Biden Extends Student Loan Pause Again After Declaring ‘Pandemic Is Over’
Bonnie Cash/UPI/Bloomberg via Getty Images

President Joe Biden reportedly plans to extend the pause on federal student loan payments through the summer of 2023 as his student debt cancellation plan faces legal challenges.

The Department of Education will soon announce the extension of the freeze, according to a report from CNN. The first payments will be due two months after June 30, unless the Supreme Court greenlights the administration’s debt forgiveness program beforehand. A similar report from Bloomberg quoted multiple unnamed sources.

Former President Donald Trump introduced the pause on federal student loan repayment in March 2020 as a relief measure during the lockdown-induced recession. Trump and Biden had previously extended the pause for a total of seven times, implying that the upcoming freeze will mark the eighth such move, according to a report from Forbes.

The previous extension of the pause on federal student loan payments was slated to expire on December 31. A number of reports had predicted that the White House would once again extend the freeze, which comes at a price tag of $5 billion per month, according to an analysis from the Committee for a Responsible Federal Budget. Extending the pause through the end of 2024 would cost as much as $120 billion, bringing the total cost of the pauses to $275 billion.

Two months ago, however, Biden asserted during an interview that the “pandemic is over,” catching many federal health officials by surprise. “If you notice, no one’s wearing masks,” the commander-in-chief said. “Everybody seems to be in pretty good shape. And so I think it’s changing. And I think this is a perfect example of it.”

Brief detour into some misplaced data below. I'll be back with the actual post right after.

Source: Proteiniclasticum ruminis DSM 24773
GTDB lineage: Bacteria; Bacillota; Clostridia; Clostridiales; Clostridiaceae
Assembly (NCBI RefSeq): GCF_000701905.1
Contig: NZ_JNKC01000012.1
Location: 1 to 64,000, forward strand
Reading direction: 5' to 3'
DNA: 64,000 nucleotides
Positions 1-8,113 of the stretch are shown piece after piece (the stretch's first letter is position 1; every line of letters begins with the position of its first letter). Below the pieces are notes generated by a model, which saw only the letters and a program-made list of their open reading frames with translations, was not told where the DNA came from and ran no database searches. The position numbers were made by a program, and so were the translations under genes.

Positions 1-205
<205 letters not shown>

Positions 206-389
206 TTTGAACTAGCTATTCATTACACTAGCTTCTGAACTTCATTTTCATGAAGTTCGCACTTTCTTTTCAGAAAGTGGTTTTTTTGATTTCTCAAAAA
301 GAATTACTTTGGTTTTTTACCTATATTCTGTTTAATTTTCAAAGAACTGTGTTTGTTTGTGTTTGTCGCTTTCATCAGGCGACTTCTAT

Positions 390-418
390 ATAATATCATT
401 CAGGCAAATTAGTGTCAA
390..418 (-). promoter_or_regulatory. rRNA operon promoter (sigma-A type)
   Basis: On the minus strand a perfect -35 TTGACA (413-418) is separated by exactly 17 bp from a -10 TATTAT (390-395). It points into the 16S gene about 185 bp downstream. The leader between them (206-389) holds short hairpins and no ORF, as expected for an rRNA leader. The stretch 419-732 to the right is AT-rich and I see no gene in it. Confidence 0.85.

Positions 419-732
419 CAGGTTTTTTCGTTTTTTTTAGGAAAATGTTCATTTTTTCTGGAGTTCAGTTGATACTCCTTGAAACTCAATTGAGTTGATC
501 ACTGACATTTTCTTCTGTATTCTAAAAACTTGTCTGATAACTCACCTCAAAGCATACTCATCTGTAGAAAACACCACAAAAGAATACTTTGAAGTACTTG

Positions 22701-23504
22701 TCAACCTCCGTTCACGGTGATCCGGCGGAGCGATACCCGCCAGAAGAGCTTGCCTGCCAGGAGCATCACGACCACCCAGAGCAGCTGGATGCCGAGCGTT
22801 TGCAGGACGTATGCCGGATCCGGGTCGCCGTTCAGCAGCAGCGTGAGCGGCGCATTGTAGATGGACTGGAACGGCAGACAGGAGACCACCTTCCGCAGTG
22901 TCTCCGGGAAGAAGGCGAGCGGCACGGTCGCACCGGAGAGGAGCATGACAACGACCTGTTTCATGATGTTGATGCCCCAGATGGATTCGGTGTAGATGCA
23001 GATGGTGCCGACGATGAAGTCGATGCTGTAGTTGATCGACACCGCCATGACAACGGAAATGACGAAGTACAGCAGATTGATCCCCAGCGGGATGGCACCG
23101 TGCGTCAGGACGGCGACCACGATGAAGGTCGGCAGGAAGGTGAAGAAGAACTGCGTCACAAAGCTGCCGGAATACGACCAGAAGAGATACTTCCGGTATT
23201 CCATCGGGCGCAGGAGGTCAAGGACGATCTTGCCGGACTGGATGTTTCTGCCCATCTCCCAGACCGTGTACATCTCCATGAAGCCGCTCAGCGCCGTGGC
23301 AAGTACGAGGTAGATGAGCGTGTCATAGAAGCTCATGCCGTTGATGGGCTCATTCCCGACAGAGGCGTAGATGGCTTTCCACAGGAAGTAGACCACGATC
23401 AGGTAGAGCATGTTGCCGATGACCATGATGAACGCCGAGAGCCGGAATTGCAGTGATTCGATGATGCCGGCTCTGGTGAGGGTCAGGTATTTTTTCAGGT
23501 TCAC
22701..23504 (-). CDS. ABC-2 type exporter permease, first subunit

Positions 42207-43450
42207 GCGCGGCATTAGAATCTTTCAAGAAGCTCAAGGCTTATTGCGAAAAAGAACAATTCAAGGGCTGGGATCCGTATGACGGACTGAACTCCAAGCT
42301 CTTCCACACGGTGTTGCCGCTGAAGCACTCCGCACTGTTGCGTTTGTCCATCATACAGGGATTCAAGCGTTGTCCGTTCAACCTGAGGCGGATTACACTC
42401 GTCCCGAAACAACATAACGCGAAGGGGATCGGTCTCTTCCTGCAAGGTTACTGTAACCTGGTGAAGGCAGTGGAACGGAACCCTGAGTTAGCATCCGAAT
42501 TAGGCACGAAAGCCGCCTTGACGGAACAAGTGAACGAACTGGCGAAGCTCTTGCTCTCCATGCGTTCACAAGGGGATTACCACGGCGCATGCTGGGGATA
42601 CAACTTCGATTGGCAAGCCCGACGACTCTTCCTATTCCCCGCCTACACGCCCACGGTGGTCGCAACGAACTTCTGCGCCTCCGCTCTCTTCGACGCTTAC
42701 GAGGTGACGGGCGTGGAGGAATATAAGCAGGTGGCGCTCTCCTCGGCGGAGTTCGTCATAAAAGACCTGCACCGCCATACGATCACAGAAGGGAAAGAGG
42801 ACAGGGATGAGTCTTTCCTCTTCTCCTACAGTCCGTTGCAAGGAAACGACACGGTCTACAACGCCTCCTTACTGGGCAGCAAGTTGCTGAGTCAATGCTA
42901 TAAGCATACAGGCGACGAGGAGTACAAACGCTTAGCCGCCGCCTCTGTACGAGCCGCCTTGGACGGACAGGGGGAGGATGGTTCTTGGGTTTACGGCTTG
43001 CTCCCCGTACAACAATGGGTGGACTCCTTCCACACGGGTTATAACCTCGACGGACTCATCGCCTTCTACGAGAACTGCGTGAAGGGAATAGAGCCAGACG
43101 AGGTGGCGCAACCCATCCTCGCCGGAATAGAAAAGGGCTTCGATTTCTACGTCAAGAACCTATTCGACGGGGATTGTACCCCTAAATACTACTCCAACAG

The student debt cancellation policy, which would eliminate $10,000 in student debt for borrowers earning less than $125,000 per year and $20,000 for borrowers who used Pell Grants, is currently moving through the court system. The program is now on hold after a ruling from the Court of Appeals for the Eighth Circuit, which granted standing to a lawsuit from multiple Republican state attorneys general who contended that the White House illegally bypassed Congress while drafting the policy.

Solicitor General Elizabeth Prelogar asked the Supreme Court last week to rule on whether student debt cancellation can continue. “The Eighth Circuit’s erroneous injunction leaves millions of economically vulnerable borrowers in limbo, uncertain about the size of their debt and unable to make financial decisions with an accurate understanding of their future repayment obligations,” she wrote.

The Department of Education has nevertheless started informing borrowers that they have been approved for debt cancellation. Some applicants received an email from Education Secretary Miguel Cardona saying they were “eligible for loan relief” after a review of their submission. “We have sent this approval on to your loan servicer,” the message said. “You do not need to take any further action.”

The student loan cancellation policy garnered controversy even among allies of the White House. Multiple swing-state Democratic candidates distanced themselves from the move during the recent midterm elections, while Lawrence Summers, an economist who served under the Obama and Clinton administrations, said that the policy “consumes resources that could be better used helping those who did not, for whatever reason, have the chance to attend college.”

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